JANESVILLE—You might have noticed black, hairy looking caterpillars eating the leaves of your oak, maple, birch and other trees and shrubs.
These caterpillars have been steadily eating and growing, turning into larger caterpillars with long hairs and distinctive red and blue dots on their backs. They are going to keep eating until July when they will spin a cocoon and pupate, emerging as adult spongy moths. Each year, spongy moth (Lymantria dispar) caterpillars eat the leaves of thousands of acres of hardwood forests, yard trees and other urban trees throughout the northeastern United States. Here are some common questions and answers about spongy moths and what you can do about them, offered by the UW Extension of Rock County.
- Spongy moth? Is this a new pest?
No, the name spongy moth replaced the previous name of this insect, gypsy moth, earlier in 2022.
- Why haven’t I seen them before?
Spongy moths have been present in southern Wisconsin for years, but have gone mostly unnoticed. Last year’s drought conditions allowed their populations to explode so many residents are noticing them for the first time or in much higher numbers than ever before.
- I have many trees on my property, should I be worried?
The caterpillars are voracious feeders and can defoliate trees, however, healthy trees and shrubs are likely to survive. The caterpillars are a nuisance and you can work to help reduce their numbers.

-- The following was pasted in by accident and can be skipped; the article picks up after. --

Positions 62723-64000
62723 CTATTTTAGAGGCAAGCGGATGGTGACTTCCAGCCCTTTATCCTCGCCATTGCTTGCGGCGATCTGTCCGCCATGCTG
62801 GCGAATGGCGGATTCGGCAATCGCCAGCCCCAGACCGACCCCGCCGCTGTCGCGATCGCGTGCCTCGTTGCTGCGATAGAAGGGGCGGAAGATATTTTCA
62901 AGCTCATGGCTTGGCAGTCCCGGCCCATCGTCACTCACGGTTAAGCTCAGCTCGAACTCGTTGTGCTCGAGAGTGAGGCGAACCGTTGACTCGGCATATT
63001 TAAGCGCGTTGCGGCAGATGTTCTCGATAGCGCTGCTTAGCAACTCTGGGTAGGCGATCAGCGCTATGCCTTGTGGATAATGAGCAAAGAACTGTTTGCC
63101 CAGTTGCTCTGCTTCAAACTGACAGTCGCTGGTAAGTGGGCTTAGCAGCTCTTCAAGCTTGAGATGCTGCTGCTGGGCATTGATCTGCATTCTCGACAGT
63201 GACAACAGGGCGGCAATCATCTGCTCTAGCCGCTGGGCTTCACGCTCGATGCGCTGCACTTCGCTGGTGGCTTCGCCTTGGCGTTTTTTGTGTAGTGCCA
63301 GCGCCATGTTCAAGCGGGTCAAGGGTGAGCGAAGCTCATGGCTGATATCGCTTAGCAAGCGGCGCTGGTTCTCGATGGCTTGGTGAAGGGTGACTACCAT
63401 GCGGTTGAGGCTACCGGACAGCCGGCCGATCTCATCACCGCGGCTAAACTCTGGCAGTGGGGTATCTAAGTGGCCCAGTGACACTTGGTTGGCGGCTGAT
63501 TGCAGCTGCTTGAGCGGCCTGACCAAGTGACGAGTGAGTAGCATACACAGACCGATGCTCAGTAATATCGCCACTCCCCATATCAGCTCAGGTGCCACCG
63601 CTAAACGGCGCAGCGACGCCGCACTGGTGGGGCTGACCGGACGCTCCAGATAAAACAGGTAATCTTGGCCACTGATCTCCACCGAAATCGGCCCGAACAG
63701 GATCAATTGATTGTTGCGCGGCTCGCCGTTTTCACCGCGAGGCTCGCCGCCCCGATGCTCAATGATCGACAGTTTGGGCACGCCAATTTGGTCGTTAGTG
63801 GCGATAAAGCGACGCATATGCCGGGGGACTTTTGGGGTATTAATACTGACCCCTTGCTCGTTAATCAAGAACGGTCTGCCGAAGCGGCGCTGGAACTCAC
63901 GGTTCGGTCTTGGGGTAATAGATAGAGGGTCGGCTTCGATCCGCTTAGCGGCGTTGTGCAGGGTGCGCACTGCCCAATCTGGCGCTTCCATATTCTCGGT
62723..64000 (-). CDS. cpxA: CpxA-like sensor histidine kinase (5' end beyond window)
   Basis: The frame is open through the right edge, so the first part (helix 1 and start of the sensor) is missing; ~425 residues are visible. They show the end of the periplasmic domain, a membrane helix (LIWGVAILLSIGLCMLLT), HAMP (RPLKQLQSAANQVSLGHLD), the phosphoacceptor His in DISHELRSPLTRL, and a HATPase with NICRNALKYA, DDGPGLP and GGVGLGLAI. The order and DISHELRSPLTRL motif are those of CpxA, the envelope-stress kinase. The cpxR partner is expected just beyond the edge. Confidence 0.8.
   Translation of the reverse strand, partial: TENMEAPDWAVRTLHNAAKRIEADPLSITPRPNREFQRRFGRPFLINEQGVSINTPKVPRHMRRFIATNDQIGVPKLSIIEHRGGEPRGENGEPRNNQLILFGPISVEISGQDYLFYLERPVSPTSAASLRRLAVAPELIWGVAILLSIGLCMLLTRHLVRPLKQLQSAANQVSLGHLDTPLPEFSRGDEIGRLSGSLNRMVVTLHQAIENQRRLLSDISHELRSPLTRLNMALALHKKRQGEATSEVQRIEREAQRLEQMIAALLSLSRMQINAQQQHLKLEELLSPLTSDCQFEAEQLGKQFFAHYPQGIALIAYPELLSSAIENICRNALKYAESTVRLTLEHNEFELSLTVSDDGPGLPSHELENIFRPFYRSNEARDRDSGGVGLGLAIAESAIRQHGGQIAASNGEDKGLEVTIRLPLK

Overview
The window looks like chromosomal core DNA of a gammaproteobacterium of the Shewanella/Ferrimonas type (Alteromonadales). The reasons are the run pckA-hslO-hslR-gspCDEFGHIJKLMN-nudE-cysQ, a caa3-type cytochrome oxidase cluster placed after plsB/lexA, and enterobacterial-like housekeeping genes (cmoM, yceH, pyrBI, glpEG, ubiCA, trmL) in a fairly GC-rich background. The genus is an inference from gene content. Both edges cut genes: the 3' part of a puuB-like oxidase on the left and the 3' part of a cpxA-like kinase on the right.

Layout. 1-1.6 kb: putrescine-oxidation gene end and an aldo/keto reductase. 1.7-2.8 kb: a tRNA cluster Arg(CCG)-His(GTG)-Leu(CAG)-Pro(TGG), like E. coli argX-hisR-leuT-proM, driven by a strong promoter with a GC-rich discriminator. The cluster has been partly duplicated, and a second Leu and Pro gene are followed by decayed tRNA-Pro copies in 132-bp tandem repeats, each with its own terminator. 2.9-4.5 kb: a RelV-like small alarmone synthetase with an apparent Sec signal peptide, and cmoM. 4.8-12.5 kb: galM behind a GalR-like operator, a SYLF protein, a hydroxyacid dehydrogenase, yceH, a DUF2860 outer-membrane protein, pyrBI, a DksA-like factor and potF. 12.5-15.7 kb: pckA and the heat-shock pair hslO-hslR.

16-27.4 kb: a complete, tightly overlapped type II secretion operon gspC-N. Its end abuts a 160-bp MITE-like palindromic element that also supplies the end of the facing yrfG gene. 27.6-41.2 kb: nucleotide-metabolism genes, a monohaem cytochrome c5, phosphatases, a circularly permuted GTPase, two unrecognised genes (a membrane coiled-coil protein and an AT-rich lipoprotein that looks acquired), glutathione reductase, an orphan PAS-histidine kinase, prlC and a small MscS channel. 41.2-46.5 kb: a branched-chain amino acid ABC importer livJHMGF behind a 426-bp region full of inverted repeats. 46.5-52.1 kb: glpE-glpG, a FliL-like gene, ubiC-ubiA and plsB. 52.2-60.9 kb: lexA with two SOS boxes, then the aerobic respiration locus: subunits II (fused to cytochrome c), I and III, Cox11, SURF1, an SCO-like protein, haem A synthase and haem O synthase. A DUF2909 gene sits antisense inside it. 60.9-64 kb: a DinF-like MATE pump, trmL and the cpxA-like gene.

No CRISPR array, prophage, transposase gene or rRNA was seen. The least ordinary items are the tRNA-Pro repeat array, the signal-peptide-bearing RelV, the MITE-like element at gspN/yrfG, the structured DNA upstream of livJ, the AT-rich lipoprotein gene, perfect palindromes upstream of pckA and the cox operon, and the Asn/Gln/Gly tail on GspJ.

- What should I do?
Not all caterpillars are bad. Make sure you properly identify any insect or caterpillar that might be causing damage before practicing any management strategy. Visit the spongy moth information page to learn about what spongy moths look like, their life cycle and management options throughout the year. Right now, you can be reducing the number of spongy moth caterpillars by working to remove them by crushing them or putting in a bucket of soapy water, and you can try putting up burlap collection bands to collect the caterpillars and remove them. Throughout the rest of the year, you can be carefully removing and destroying the egg masses. These options can be found on the following website: https://go.wisc.edu/kz1yc1.
If you have questions about spongy moths or other gardening questions, please contact Julie Hill, Horticulture Outreach Specialist for UW-Madison Division of Extension Rock County by email firstname.lastname@example.org or by calling 262-741-4958.